Although it isn’t really as difficult as people expect, driving in Scotland isn’t for everyone; apart from the single-track roads in some locations bringing you nose to nose with oncoming traffic, the scenery is often so compelling that it’s hard to keep your eyes just on the road. One way to travel through Scotland, then, without maneuvering on your own is to ride aboard the Royal Scotsman, a Belmond Train; even if it didn’t traverse a majestic setting past craggy hills and lochs, it would still be one of the best trains in the world for its Edwardian vintage, wood paneled cars, superior meals and cossetting service. With additions in facilities and journeys starting this season, that quality is at an even higher level this year.
Adding to the traditional journeys, which range from two to seven nights, span the heart of the Highlands, the Whiskey Trail and Scotland’s rugged west and feature expeditions to castles, distilleries and natural wonders, is a three night trip designed for the more online/ adventurous adrenaline seekers. The Highland Survival Adventure, slated for June 30-July 3, heads west from Edinburgh, the starting point for all of the trips, to a secluded stretch of the Western Highlands. There, guides from the adventure company WILDNIS take guests to the Achnacarry Estate, the training ground for Churchill’s Commando Force in World War II, to undertake an assault course: ascending and descending sharp cliffs and then paddling across Loch Arkaig to the island Eilean Loch Airceig where, reportedly, a stash of stolen French coins was hidden, and then west on the River Arkaig. On the next day, participants are taught survival techniques and given the option of abseiling down a cascading waterfall and swimming in undoubtedly freezing waters.
Another new trip is decidedly less challenging: A Taste of Scotland with Tom Kitchin, a two night journey through the Highlands with the Michelin starred Edinburgh chef of The Kitchin is offered from September 4-6 and includes a wine master class on board, a four a course dinner prepared by Kitchin while the train is parked in the Highland village of Boat Garten and his imparting of knowledge of Scottish ingredients and specialties which are much more impressive than commonly known (and include much more than the often maligned haggis.) After a stop in Rothiemurchus Estate in the heart of the Cairngorms National Park where guests can opt for clay pigeon shooting, an estate tour or a hike with park rangers, Kitchin presents a barbecue for lunch at a bothy (cottage) on the side of a loch. A visit to a small, specialized distillery and gala dinner with local music finishes the trip as the train glides down the east coast.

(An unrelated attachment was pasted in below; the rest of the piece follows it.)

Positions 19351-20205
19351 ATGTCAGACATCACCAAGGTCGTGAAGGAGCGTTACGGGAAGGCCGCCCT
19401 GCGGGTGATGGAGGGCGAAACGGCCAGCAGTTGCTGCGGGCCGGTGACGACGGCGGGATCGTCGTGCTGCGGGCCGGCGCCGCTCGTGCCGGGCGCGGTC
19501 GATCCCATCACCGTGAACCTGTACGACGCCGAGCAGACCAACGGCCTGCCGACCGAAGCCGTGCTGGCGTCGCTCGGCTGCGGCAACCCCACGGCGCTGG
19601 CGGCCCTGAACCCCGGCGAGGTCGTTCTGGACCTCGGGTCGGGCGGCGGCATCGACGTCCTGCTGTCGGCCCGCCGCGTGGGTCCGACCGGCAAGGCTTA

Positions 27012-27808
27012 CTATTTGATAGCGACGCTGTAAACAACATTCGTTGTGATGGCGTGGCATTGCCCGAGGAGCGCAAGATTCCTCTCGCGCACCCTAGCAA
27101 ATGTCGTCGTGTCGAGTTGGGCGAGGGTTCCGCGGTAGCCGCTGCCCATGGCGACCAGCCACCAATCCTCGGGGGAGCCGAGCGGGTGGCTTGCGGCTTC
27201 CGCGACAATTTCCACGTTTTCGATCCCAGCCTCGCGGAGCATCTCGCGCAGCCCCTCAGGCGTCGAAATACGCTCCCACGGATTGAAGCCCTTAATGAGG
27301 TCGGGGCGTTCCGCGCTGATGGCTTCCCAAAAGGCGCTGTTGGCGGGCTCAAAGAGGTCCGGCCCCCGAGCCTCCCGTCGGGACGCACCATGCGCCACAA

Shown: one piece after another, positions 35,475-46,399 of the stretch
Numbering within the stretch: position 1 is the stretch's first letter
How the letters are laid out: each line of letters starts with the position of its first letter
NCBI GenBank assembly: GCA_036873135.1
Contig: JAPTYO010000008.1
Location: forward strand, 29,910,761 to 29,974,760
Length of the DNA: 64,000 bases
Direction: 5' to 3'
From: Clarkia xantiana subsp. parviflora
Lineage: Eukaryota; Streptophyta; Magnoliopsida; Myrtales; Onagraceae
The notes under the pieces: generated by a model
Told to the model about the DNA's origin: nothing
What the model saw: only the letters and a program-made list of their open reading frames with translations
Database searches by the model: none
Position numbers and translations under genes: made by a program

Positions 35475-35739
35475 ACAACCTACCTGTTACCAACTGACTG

Also on deck this year, and a welcome addition particularly after the Highland Survival Adventure, is a collaboration with Dior creating the Dior Spa Royal Scotsman on board, a testament to founder Christian Dior’s love of Scotland. Two dedicated rooms decorated with the French maison’s trademark burgundy toile de Jouy motif will offer treatments designed by the company and tailored to train travel and outdoor adventures using the company’s products and techniques involving specialized strokes and semi-precious hot stones.
Looking ahead, the train is also set to expand its facilities with two new cabins next May. The Grand Suites will be more spacious with double beds and a separate living area, created by French designer Tristan Auer to showcase the marquetry designs of the paneling with a modern touch and will feature bespoke tweeds and tartans from Edinburgh’s Ara Minta Campbell Atelier. Private transportation to and from the train, personal butler service and one spa treatment are also included.